the ground conductor is a first ground conductor; and
the plurality of conductive elements further comprises a second ground conductor adjacent the first conductive element.
7. The electrical connector of claim 6, wherein:
the first ground conductor, the second ground conductor and the differential pair are disposed in a plane.
8. The electrical connector of claim 7, wherein:
the plane comprises additional conductive elements of the plurality of conductive elements sized and configured to form a plurality of differential pairs in the plane.
9. The electrical connector of claim 8, wherein:
the housing comprises a housing of a wafer.
10. The electrical connector of claim 9, wherein:
the electrical connector additionally comprises a plurality of like wafers.
11. The electrical connector of claim 10, wherein:
the electrical connector comprises a right-angle connector.
12. The electrical connector of claim 1, wherein:
widened portion is sized to compensate for an impedance discontinuity associated with the second region.
13. The electrical connector of claim 1, wherein:
the plurality of conductive elements further comprises a third conductive element having a uniform edge-to-edge spacing with respect to the first conductive element over the intermediate portions of the first conductive element and the third conductive element.
14. The electrical connector of claim 13, wherein:
an edge of the first conductive element and a facing edge of the third conductive element are free of jogs.
15. The electrical connector of claim 1, wherein:
the first and second conductive elements are configured as a first differential pair, and the electrical connector further comprises:
a third conductive element and a fourth conductive element configured as a second differential pair; and
an electrically lossy material portion disposed between the first differential pair and the second differential pair.
16. An electrical connector comprising:
a housing;
a plurality of conductive elements comprising intermediate portions held within the housing, the plurality of conductive elements comprising at least one pair comprising a first conductive element and a second conductive element, the first conductive element being longer than the second conductive element,
wherein:
the housing comprises a first region of a first dielectric constant and a second region of a second dielectric constant;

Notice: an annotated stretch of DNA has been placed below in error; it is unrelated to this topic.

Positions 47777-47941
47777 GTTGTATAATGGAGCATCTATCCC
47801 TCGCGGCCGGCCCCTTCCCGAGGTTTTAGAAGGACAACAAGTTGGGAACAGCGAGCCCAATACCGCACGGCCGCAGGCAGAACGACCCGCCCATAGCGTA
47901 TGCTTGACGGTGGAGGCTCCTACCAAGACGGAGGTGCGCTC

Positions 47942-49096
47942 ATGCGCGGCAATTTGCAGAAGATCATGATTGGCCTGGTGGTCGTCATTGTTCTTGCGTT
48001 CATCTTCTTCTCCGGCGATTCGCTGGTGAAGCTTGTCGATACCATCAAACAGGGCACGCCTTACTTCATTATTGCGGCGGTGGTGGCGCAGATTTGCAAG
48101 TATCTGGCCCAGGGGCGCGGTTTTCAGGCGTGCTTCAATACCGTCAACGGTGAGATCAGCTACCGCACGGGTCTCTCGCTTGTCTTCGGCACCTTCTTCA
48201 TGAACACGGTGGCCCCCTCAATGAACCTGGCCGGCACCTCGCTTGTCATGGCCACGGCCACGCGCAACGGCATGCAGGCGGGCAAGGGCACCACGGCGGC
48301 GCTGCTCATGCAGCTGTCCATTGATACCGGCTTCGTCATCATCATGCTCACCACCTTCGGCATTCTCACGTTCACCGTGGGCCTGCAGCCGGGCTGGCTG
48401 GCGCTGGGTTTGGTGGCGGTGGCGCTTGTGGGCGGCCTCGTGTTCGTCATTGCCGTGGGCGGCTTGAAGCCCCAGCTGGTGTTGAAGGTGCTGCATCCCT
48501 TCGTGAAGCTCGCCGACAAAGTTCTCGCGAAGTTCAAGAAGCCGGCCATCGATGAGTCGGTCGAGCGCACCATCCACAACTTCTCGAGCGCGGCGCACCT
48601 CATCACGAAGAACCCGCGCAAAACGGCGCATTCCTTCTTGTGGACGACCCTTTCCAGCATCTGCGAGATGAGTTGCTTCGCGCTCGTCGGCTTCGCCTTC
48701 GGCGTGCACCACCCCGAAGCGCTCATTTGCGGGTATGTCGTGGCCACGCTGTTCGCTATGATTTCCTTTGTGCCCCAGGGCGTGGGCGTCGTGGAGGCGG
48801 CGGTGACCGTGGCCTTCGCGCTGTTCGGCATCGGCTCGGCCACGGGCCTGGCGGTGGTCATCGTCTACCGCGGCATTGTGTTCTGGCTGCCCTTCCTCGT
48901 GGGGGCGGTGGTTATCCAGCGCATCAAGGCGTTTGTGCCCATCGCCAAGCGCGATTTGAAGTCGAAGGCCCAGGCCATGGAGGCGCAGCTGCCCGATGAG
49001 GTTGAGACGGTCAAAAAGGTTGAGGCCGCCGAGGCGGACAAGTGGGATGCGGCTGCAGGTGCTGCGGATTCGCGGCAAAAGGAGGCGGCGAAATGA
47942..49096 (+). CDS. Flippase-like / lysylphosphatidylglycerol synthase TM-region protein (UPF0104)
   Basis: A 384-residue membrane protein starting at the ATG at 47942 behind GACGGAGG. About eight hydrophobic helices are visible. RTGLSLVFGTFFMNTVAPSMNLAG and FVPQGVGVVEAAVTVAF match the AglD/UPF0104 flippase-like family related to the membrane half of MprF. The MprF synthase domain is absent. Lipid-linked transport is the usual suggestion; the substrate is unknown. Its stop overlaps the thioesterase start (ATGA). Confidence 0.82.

the second dielectric constant is lower than the first dielectric constant;
the second region is positioned with a larger portion over the first conductive element than over the second conductive element;
the first conductive element comprises a widened portion adjacent the second region; and
the second conductive element is configured to provide a constant spacing with respect to the first conductive element adjacent the widened portion of the first conductive element.
17. The electrical connector of claim 16, wherein:
the second region comprises an opening filled with air.
18. The electrical connector of claim 16, wherein:
the plurality of conductive elements further comprises a third conductive element adjacent the second conductive element; and
the third conductive element comprises a jogged portion around the widened portion.
19. The electrical connector of claim 18, wherein:
the third conductive element is wider than the first and second conductive elements.
20. The electrical connector of claim 19, wherein:
the first and second conductive elements are configured as a differential pair and the third conductive element is configured as a ground conductor.
21. The electrical connector of claim 20, wherein:
the ground conductor is a first ground conductor; and
the plurality of conductive elements further comprises a second ground conductor adjacent the first conductive element.
22. The electrical connector of claim 21, wherein:
the first ground conductor, the second ground conductor and the differential pair are disposed in a plane.
23. The electrical connector of claim 22, wherein:
the plane comprises additional conductive elements of the plurality of conductive elements sized and configured to form a plurality of differential pairs in the plane.
24. The electrical connector of claim 23, wherein:
the housing comprises a housing of a wafer.
25. The electrical connector of claim 24, wherein:
the electrical connector additionally comprises a plurality of like wafers.
26. The electrical connector of claim 25, wherein:
the electrical connector comprises a right-angle connector.
27. The electrical connector of claim 26, wherein:
the widened portion is sized to compensate for an impedance discontinuity associated with the second region.
28. The electrical connector of claim 26, wherein:
the second conductive element is jogged adjacent the second region.
29. The electrical connector of claim 16, wherein:
the first and second conductive elements are configured as a first differential pair, and the electrical connector further comprises:
a third conductive element and a fourth conductive element configured as a second differential pair; and
an electrically lossy material portion disposed between the first differential pair and the second differential pair.